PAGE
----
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Lucina finds data about birth defects of limited value unless each specific defect is considered separately. In Norway (Journal of the American Medical Association 2001;285:761–8), 2.5% of the 486 207 boys born between 1967 and 1982 had a birth defect. As might be expected, they were less likely to survive and less likely to have children than boys without a birth defect. Their children had a 6.5-fold increase in risk of the same defect and an 80% increase in risk of a different defect. Nevertheless, affected fathers accounted for only 1.6% of the risk of birth defects in the next generation and affected mothers for only 0.5%.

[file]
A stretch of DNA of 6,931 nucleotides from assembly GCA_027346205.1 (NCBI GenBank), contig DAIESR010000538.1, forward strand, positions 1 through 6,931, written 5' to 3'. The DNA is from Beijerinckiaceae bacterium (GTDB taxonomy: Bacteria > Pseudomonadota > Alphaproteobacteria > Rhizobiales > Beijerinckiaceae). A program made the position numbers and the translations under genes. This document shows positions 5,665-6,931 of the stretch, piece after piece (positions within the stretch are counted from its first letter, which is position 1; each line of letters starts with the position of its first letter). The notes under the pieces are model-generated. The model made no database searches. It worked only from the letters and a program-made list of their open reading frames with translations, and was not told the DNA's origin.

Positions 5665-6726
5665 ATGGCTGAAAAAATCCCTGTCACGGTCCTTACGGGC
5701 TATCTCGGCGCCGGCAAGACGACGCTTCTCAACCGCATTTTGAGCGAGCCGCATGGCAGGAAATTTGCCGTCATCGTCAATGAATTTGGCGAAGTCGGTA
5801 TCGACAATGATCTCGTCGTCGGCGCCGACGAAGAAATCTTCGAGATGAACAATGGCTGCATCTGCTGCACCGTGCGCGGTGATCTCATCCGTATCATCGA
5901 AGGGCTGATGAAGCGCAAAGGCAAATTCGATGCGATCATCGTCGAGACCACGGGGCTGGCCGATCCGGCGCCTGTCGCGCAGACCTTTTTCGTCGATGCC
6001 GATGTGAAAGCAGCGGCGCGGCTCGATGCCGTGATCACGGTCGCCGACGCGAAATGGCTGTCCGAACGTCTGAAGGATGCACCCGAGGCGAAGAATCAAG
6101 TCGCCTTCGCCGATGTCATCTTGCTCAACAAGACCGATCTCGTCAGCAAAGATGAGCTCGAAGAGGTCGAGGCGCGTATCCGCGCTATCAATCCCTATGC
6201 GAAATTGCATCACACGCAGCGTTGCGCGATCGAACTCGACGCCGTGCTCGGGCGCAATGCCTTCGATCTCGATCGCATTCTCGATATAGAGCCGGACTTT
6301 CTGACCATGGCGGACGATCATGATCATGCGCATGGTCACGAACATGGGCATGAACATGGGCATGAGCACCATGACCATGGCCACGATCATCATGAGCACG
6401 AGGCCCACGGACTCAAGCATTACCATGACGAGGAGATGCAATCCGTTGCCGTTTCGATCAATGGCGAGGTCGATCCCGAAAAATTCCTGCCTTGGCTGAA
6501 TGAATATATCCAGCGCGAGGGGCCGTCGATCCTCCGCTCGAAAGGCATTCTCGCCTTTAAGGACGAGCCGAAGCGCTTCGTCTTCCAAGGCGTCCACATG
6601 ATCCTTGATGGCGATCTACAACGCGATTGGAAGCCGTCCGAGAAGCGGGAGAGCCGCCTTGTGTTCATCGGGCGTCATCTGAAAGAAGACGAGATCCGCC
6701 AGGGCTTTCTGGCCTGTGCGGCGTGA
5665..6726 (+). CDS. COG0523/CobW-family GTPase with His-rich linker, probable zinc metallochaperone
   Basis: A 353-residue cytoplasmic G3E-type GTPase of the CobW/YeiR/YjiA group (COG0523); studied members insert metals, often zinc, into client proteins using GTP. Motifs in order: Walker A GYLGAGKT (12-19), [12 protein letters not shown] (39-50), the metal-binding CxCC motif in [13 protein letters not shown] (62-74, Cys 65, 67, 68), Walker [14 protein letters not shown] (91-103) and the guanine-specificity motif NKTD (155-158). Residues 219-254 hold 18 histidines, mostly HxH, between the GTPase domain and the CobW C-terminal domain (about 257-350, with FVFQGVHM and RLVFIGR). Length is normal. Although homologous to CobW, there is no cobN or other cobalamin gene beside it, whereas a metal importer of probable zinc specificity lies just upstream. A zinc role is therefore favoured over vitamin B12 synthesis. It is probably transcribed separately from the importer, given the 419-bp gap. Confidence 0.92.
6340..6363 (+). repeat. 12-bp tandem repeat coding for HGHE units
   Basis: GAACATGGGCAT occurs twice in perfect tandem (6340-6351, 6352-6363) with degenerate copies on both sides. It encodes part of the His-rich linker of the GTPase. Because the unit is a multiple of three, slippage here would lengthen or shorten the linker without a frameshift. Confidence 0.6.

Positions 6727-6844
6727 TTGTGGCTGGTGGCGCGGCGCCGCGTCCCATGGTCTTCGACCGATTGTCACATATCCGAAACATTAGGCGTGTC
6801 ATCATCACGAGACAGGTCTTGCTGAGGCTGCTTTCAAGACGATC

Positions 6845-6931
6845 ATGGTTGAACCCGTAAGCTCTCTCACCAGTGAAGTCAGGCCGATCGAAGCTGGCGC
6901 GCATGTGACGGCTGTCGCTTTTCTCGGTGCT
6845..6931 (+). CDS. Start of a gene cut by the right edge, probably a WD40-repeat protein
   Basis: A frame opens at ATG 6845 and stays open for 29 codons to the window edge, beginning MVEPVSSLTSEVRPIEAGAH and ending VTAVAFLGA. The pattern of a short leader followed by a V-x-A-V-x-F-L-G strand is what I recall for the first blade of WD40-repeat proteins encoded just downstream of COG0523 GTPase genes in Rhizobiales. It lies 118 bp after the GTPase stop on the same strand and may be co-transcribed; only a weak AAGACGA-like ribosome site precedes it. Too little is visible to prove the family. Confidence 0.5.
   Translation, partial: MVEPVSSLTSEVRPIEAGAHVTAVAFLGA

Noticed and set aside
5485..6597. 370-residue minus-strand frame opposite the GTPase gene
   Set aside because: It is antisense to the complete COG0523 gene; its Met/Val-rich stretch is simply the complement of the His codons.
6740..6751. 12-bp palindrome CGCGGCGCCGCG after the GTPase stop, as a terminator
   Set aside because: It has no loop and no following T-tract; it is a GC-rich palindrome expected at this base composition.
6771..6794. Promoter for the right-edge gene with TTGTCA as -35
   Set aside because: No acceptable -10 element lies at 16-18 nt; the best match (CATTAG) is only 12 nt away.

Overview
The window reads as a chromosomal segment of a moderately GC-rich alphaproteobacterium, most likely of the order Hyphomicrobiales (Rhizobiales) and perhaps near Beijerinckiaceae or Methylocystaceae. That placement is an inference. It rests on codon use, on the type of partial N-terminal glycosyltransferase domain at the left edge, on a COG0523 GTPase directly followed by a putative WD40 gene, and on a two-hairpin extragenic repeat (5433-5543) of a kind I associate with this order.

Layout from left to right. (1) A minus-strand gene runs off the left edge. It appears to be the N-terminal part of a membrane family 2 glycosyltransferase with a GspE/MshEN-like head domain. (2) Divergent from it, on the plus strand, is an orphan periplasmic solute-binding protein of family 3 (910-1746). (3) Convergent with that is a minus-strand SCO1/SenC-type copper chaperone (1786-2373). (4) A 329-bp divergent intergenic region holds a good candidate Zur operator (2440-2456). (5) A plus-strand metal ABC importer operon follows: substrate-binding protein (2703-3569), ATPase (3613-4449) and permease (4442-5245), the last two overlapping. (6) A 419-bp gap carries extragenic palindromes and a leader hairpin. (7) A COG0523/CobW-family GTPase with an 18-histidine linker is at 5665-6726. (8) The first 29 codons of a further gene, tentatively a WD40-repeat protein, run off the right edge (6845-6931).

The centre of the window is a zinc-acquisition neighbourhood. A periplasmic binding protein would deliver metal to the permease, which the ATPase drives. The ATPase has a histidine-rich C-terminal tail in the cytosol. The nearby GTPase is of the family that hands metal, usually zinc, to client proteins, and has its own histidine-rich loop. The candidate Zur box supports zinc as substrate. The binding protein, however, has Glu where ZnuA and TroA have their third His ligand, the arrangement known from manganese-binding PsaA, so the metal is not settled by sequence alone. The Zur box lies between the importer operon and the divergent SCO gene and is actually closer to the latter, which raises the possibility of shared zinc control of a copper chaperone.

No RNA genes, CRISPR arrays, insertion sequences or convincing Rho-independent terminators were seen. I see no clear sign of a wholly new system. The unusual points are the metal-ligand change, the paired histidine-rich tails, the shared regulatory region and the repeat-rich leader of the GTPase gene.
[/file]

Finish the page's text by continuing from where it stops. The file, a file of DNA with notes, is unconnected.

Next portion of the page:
During the 1996 Olympic Games in Atlanta measures were taken to reduce traffic congestion in the city. These included 24 hour public transport, much expanded park-and-ride services, the banning of private cars from the city centre, and altered work schedules for local businesses. As a result (Journal of the American Medical Association 2001; 285:897–905) peak morning traffic was reduced by 23% and peak daily atmospheric ozone concentrations fell by 28%. At the same time the number of “acute care events” for asthma in children dropped by 11% in two local hospitals and by over 40% as measured by Medicaid claims and on the database of a health maintenance organisation. The reduction in morbidity seemed to be specific …
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